The Port Arthur News
SABINE PASS —
It is said that Robert Lee Eldridge’s loquacious nature earned him the nickname “Gabby.” But Adam Saunders remembers the man affectionately known to residents as the “unofficial mayor” of Sabine Pass as quiet and unassuming.
“He fit right in there with everybody else, and I think that's what we all loved about him,” said Saunders, director of the Robert “Bob” Bowers Civic Center and Sabine Pass native. “If you walked in a room, you wouldn't necessarily know that he was the big mover and shaker around town.”
Eldridge died at approximately 1 a.m. Wednesday, at Calder Woods Nursing Home in Beaumont. He was 82.
“He loved Sabine Pass, and a lot of people loved him,” said Terri Thompson, Eldridge’s daughter.
Eldridge’s life was a testament to that. According to The News archives, after assisting in the restoration of the Sabine Pass cemetery, Eldridge lobbied to have Jefferson County take over maintenance. And whenever there were concerns in his community, it was Eldridge who ensured that officials in both Austin and Washington, D.C. took notice.
“He would step up in Austin for the whole area,” said Sam Monroe, president of Lamar State College-Port Arthur who knew Eldridge through his work on the college’s foundation board. “He had a lot of friends in high places.”
The owner of R.L. Eldridge Construction and Gabby’s Dock fought to keep the Dick Dowling Lions Club chapter alive — a lifetime member, he served as president for many years. As chairman of the Lions Water Park Committee, Eldridge helped to secure a $25,000 donation from Cheniere Energy, Inc.
“His heart, his soul, bled Sabine Pass, but the people in Port Arthur also held him in high esteem,” said Port Arthur Mayor Deloris “Bobbie” Prince. “He’s going to be missed by all of us.”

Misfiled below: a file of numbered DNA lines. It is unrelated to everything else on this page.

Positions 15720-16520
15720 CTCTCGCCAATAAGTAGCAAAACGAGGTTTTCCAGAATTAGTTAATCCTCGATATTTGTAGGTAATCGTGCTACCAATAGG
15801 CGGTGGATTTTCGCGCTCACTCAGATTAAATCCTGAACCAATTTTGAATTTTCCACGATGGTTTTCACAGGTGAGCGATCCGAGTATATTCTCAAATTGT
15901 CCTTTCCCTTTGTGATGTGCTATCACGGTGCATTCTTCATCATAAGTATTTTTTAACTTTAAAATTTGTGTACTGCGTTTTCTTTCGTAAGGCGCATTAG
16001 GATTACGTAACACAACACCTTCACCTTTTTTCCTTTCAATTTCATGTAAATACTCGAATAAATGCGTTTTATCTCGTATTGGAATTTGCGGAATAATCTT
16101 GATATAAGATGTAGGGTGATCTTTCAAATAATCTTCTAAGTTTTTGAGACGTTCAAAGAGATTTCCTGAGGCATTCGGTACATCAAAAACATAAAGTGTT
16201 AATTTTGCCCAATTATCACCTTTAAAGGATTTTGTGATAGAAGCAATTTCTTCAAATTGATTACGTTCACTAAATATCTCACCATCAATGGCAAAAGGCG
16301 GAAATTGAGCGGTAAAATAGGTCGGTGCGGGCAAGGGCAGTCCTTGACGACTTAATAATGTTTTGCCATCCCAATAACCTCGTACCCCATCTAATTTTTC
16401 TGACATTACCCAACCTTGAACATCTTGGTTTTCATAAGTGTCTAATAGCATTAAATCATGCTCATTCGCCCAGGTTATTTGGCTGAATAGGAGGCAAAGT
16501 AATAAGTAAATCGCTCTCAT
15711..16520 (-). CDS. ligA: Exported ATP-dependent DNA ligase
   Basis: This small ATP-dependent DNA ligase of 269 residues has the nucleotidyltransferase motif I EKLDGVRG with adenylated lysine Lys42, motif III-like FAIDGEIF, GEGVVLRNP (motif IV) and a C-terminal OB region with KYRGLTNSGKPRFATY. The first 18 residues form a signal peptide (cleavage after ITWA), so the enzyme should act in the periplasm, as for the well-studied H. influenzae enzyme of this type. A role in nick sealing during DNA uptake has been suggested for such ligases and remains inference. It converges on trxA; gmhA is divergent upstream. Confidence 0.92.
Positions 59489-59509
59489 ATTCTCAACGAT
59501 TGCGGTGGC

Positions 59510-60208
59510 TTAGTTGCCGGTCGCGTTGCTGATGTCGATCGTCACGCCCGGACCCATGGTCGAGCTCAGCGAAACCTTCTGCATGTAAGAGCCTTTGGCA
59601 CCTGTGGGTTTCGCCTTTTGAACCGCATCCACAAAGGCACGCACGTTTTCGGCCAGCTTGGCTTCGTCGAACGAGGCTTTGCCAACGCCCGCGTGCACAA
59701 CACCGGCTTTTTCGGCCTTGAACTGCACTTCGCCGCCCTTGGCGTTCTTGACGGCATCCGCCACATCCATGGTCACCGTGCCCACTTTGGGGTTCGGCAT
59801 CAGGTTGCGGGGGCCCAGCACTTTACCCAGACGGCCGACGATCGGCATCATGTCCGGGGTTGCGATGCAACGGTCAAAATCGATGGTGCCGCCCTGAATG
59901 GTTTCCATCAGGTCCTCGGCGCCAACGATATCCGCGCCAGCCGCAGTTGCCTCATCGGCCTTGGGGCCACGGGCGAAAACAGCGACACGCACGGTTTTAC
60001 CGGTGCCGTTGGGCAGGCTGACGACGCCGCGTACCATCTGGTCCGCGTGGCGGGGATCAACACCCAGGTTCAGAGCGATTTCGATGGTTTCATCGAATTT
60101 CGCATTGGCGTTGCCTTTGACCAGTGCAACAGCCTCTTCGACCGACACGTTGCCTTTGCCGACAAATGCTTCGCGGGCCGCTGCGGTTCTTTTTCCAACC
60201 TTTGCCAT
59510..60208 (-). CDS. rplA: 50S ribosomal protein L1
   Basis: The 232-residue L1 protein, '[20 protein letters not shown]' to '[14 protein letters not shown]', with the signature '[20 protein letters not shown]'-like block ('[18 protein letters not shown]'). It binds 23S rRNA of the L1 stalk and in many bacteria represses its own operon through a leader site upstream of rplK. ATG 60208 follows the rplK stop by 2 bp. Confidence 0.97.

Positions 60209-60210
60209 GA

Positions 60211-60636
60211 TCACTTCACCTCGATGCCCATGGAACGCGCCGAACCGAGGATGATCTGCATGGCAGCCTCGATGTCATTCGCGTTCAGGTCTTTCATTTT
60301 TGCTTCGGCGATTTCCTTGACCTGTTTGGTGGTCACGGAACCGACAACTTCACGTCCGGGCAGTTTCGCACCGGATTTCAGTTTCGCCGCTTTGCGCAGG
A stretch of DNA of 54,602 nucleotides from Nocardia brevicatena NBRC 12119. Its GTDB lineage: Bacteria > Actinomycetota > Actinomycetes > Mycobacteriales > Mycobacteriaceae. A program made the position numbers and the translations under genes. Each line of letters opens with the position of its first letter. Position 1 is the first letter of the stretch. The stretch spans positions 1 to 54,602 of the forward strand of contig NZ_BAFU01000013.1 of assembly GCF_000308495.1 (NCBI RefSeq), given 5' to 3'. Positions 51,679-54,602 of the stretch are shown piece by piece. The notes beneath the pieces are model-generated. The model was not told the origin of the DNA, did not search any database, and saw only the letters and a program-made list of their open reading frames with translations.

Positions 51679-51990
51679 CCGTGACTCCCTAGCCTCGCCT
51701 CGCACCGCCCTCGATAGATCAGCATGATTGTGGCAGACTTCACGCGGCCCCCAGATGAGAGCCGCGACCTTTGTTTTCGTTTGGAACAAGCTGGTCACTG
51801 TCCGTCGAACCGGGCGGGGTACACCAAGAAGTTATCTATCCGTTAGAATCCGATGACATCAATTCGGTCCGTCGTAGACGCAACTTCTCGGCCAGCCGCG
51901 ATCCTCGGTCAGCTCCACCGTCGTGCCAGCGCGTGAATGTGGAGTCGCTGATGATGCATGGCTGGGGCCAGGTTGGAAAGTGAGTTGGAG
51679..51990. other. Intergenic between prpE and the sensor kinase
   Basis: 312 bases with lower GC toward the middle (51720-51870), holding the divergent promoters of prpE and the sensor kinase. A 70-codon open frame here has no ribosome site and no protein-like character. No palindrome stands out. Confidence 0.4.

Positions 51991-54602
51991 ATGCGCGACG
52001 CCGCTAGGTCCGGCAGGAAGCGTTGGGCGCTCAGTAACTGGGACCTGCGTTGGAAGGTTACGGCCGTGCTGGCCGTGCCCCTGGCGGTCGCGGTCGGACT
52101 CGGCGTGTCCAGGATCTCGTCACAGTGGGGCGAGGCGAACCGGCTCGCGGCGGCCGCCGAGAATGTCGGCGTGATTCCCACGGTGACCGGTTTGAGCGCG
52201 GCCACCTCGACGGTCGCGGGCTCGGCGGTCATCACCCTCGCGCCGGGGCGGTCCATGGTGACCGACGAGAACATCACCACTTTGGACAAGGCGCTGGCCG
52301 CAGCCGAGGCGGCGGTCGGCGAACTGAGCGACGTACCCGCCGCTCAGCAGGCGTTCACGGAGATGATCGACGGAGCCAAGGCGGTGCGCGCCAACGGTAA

Though small, Sabine Pass has a rich, vibrant history — a history that Eldridge fought inexhaustibly to preserve. During the yearly reenactment of the Battle of Sabine Pass at Dick Dowling Days, he furnished his barge as the replica gun boat. Monroe collaborated with Eldridge to install the interpretive center at Dick Dowling Park.
“We worked to get that installed so that a person could get a feel of the historical event that took place,” Monroe said.
The two also raised money to erect a statue of Sabine Pass founder Sam Houston at the Bert Karrer Lions Community Park — which Eldridge worked to acquire and maintain, even donating a portion of the land before securing and refurbishing the 18-mile “Sabine Bank Lighthouse” to be placed in the park.
“He was very interested in preserving the history, and developing Sabine Pass and the whole area,” Monroe said.
All of Eldridge’s efforts ultimately culminated in the community’s decision to name the R.L. “Gabby” Eldridge Center in his honor.
“We found it thoroughly enjoyable how shocked he was,” Saunders said. “For us, we thought, ‘Who else would we name it after?’”
For Saunders, and the rest of Sabine Pass, it is not these milestones they will miss most about Eldridge. It is his presence during the community’s tragedies — some widespread, like Hurricanes Ike and Rita, others small and personal — that stands out in people’s memories of the man who, Saunders said, embodied the unyielding spirit of Sabine Pass.
“You're all equals down there, and Gabby was proof of that,” Saunders said. “He always knew when he came back to Sabine Pass, we would all treat him the same — even though, deep down, we knew he was our top guy.”
Funeral services are scheduled for 10 a.m. Saturday at Clayton Thompson Funeral Home with burial following at Sabine Pass Cemetery. Visitation is from 5 p.m. to 9 p.m. Friday at the funeral home. The family is asking, in lieu of flowers, for donations to the R.L. “Gabby” Eldridge Endowed Scholarship fund at Lamar State College-Port Arthur. Donations may be mailed to Lamar State College-Port Arthur, P.O. Box 310, Port Arthur, TX 77641.